In a world where one of the three big credit bureaus can be hacked — and, as an American adult, one’s most sensitive financial information is probably already on the dark web — paranoia is not unreasonable. The fear that an international network of loosely connected criminals is out to defraud you of all your money is not the work of a delusional mind, but a rational response to the actual news headlines of the past year.
Being afraid of the dolphins, however — until very recently — might have been a touch weird.
Admittedly, it is unlikely that aquatic mammals are going to try to hack your Siri, Bixby, Alexa or Google-enabled device. And yet, Chinese researchers at Zhejiang University discovered a way to use dolphin sounds to essentially hack voice assistants.
Humans can’t hear ultrasonic frequencies of this kind, but they’re clear as a bell to a digital speaker. Those ultrasonic commands can be used to trick any voice-activated AI assistant into all kinds of trouble.
To make use of the “dolphin attack,” all researchers had to do was translate human voice commands into ultrasonic frequencies (over 20,000 Hz). They then played these sounds from a regular smartphone equipped with an amplifier, ultrasonic transducer and battery.
All in, it’s about a $3 investment.
Most concerning is how widely applicable the hack seems to be, as it works across a variety of platforms and devices: smartphones, Apple iPads, MacBooks, Amazon Echo devices and even an Audi Q3 — 16 devices and seven systems in total.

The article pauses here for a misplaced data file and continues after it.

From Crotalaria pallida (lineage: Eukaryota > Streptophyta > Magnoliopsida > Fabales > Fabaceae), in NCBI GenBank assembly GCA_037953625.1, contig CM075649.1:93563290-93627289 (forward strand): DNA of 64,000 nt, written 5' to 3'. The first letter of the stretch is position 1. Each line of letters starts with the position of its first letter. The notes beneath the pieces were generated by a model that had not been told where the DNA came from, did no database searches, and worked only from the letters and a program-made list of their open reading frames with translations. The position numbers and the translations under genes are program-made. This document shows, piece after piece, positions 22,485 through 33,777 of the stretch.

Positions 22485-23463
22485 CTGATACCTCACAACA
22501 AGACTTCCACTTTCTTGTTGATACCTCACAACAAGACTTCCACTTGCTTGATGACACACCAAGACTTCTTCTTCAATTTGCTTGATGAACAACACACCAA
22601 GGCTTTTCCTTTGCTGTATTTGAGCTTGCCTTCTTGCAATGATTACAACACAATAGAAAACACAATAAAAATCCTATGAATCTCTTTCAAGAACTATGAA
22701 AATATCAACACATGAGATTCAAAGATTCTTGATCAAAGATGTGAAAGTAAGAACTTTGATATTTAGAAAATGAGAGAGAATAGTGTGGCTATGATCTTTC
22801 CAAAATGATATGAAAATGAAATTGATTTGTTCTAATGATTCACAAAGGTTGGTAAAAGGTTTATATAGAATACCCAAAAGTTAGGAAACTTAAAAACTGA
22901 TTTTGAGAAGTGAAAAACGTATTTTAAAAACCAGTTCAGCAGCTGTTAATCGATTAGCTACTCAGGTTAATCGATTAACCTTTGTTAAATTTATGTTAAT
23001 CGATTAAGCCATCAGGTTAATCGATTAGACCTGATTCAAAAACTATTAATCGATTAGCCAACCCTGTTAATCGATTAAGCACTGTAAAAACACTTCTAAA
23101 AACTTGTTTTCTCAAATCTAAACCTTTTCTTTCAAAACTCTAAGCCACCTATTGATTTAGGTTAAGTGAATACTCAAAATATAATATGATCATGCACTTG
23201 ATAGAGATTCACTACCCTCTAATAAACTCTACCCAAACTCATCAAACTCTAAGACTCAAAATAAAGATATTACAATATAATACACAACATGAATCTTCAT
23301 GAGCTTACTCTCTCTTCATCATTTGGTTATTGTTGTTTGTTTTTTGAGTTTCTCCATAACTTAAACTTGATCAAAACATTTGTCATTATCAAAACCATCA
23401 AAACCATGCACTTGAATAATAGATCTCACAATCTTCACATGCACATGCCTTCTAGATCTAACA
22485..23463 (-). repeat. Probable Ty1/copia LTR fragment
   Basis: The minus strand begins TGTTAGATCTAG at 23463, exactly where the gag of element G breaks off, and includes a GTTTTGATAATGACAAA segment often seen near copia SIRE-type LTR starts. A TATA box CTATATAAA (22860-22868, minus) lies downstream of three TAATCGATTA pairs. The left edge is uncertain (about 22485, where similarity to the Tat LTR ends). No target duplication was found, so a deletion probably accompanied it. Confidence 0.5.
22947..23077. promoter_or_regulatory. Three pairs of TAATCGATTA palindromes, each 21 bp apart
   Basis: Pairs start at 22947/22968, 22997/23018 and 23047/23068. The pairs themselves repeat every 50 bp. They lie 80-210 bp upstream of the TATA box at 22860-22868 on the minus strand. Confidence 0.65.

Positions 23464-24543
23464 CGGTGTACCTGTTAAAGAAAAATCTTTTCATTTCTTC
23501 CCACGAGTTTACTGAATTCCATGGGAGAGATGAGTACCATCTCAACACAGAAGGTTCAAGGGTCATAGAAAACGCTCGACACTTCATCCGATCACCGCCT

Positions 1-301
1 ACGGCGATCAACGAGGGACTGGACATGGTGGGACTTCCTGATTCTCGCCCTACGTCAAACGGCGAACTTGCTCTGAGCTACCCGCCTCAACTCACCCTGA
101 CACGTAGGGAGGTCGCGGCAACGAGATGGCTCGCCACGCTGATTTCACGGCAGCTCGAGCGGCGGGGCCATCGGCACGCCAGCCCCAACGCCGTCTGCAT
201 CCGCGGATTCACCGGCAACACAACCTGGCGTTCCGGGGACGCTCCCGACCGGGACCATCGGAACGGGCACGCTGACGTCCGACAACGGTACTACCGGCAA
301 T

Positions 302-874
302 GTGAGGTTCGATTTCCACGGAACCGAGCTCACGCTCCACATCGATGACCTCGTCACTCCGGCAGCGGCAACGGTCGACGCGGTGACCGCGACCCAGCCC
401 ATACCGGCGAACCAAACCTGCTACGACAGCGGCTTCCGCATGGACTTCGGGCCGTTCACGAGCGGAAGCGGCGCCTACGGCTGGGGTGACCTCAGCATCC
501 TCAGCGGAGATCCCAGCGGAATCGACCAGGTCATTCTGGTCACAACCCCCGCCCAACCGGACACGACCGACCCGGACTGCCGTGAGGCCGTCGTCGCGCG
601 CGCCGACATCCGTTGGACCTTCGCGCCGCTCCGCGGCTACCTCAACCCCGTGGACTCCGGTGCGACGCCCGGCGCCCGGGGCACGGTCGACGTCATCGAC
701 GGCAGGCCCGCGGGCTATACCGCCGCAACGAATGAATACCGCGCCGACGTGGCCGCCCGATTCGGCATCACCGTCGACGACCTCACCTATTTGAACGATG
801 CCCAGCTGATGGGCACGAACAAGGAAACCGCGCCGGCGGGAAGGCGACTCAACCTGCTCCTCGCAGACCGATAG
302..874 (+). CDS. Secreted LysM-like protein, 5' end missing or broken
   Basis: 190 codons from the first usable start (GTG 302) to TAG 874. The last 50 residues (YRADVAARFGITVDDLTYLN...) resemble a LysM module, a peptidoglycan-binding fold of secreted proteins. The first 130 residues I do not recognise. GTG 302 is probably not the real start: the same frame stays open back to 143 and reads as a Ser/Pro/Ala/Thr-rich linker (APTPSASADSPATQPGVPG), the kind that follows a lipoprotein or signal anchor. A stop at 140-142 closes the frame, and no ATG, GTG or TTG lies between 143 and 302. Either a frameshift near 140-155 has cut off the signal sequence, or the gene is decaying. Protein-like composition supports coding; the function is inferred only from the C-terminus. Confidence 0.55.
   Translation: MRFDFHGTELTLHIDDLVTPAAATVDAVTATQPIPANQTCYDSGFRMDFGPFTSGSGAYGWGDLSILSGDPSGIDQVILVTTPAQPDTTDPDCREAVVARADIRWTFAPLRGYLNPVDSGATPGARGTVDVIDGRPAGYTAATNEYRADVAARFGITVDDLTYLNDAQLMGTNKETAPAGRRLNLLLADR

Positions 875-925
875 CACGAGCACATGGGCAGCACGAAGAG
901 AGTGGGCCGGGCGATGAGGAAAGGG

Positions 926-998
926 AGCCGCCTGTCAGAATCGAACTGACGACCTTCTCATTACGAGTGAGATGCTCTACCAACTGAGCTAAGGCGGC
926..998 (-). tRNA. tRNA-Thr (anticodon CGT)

And, to top it off, “the inaudible voice commands can be correctly interpreted by the SR (speech recognition) systems on all the tested hardware.”
The good news is that the attack range is only five or six feet, so unless the hacker is also a home burglar, the cyberattack needs a power upgrade to be really effective. Additionally, the user would have had to activate the assistant, and the system replying back to the inaudible frequency would alert a user at home that something weird was happening.
The cybersecurity loophole can be solved by programming home assistants to ignore any commands at 20,000 Hz or other frequencies that humans can’t possibly speak or hear. While some connected commerce devices — the Chromecast for example — have some ultrasonic frequency use, the conventional wisdom is that a small patch could fix what seems to be a big flaw.
“We have tested these attacks on 16 [voice control system] models, including Apple iPhone, Google Nexus, Amazon Echo and automobiles,” the researchers wrote in their paper. “Each attack is successful on at least one [speech recognition] system. We believe this list is by far not comprehensive. Nevertheless, it serves as a wake-up call to reconsider what functionality and levels of human interaction shall be supported in voice-controllable systems.”
For now, unfortunately, no such patch is available or, as of the most recent announcements, there isn’t one in the works.
While the practicality of the ultrasonic cyberattack is questionable in its current iteration, its mere existence emphasizes that society’s shift into the world of voice-controlled devices is not just a new variation on the digital commerce of the past, but an entirely separate animal.
And, with that shift, an entirely separate set of vulnerabilities. While dolphin hacking in connected commerce is unlikely to become the next big thing in cybercrime, stay tuned. There may be ways into those devices that no one has even imagined to try and prevent yet.